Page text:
Roland Emmerich on 2012
By Fred Topel | Image property of Columbia Pictures
At this point, Roland Emmerich could just destroy the world in a montage and people would go. He doesn’t have to indulge the formalities of a story, but he still does. 2012 isn’t just carnage.
Roland Emmerich Destroys the World by 2012
“I’ll tell you now, as short as I can, it’s the story of people who know that the world is coming to an end, and people who don’t know,” Emmerich said. “The people who know secretly build ships. It’s the government of the world, secretly building ships and not telling the people. Then they kind of discover that the world comes much faster to an end than they anticipated and they have to race to these ships. That’s the one story. The other story is like a totally normal person goes with his kids to Yellowstone, and learns from a crazy radio host that the world is going to end. Because a lot of things what this guy says happens, starts to believe in it and then rescues, he’s a divorced father, his first thought is like kind of his children and his ex-wife and then he rescues them. In the rescue attempt he has to go all the way, he has to bring them to China, he kind of reconciles with his wife and his kids.”
Then along the way, everything west of Las Vegas just sinks into the ground. Let the man tell you, it’s not easy to make that happen. “We have more and more to say in our visual effect review, every day. We’re kind of like sitting for two or three hours, in a room, I sit, they sit even much longer. They sit there another two or three hours because they review everything before I see it. So we have this thing: never, never, never, give up. It’s like Winston Churchill. And it’s a really true thing for visual effects, because you can only abandon visual effects, and then you’re like born too early, you’re late and you’re kind of pissed at yourself. So because we’re like three guys, everybody has to be happy. It’s really a democratic process.”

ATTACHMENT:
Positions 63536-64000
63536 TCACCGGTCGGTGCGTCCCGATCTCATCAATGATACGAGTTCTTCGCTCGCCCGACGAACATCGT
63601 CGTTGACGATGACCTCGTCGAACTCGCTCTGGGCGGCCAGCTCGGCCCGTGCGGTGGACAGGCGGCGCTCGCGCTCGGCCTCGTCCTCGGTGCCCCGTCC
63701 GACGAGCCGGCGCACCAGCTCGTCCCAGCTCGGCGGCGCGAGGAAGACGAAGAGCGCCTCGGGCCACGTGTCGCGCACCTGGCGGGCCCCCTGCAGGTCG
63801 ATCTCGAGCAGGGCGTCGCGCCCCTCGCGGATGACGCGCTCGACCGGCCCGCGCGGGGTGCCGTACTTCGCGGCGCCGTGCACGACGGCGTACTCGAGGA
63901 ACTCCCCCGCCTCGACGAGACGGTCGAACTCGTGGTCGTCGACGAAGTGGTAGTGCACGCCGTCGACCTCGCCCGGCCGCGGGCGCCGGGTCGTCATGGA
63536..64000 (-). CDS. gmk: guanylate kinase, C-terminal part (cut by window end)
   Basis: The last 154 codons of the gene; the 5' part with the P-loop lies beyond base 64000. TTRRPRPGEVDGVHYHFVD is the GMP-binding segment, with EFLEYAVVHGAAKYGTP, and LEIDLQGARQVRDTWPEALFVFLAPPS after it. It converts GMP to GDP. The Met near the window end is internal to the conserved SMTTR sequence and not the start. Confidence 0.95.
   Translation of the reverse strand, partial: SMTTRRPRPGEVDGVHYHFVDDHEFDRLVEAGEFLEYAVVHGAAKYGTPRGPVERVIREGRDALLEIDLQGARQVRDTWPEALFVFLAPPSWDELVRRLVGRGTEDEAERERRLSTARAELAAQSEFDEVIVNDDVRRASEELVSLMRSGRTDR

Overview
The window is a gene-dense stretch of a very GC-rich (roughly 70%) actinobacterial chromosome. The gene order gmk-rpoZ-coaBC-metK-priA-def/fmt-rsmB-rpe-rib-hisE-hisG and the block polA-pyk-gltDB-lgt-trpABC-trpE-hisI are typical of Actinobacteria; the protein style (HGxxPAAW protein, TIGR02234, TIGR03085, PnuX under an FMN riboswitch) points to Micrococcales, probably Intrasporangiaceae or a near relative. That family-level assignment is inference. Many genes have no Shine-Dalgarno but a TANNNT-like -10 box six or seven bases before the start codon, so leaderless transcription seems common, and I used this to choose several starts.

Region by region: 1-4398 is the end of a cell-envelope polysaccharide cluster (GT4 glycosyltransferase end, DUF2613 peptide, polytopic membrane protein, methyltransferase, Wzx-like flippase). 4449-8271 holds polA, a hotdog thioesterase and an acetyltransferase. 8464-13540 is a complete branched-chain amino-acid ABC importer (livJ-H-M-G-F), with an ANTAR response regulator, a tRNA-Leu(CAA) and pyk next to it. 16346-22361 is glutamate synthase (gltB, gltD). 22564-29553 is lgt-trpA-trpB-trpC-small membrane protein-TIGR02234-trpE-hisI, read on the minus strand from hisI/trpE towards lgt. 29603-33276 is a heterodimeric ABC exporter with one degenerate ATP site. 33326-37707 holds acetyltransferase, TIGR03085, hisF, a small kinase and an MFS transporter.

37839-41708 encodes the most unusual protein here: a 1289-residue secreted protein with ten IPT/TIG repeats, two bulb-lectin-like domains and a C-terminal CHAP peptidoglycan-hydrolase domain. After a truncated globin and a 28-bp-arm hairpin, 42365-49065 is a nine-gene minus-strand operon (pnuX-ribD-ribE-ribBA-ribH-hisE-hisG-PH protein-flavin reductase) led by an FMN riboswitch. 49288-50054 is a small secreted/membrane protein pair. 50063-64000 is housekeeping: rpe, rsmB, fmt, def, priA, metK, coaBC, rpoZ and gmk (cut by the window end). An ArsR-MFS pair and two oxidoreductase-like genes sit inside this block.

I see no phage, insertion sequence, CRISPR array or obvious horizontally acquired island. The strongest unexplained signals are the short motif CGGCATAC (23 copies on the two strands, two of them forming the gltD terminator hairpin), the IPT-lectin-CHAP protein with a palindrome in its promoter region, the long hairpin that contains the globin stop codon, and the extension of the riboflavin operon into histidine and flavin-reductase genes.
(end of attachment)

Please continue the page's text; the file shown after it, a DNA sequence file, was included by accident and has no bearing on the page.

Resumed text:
It’s not just the Mayans who think 2012 is the end. Any environmentalist believes we’re on our way out. That’s not really the point of 2012 though. Emmerich already did that in <B>The Day After Tomorrow</b>. “It doesn’t have an environmental message, because I would have repeated myself, but it has a very kind of cool philosophical base. Yu have to actually see the movie to understand what I mean, because there’s constantly discussions going on. Is this right what we’re doing? This one person constantly gives you the feeling, yeah, it’s right what your doing, but then this lingering like kind of doubt. Throughout the movie, the one who has the lingering doubt is the one who wins out.”
Even if we survive this one, don’t get too comfy. The cycle is just bound to repeat itself. “It’s pretty much nature. It’s nature. It’s a curse every like 640,000 years. It’s a little bit like, look, I have the feeling and it’s like my feeling, so I cannot prove it or anything, but I have the feeling that kind of like this earth in a way has a replay, a restart and it’s just like a gigantic restart. I think all the flood myths have that too. My last movie actually was based on one of these theories, it was of course the lost civilization theory, it was also like kind of the big cataclysm and they were kind of destroyed, these cultures. It’s just something I believe in, and a lot of people actually believe in, but regular science naturally cannot confirm this.”
2012 opens to theaters on November 13th.
For the trailers, clips, posters and more movie info, go to the 2012 Movie Page.
Sources: Image property of Columbia Pictures
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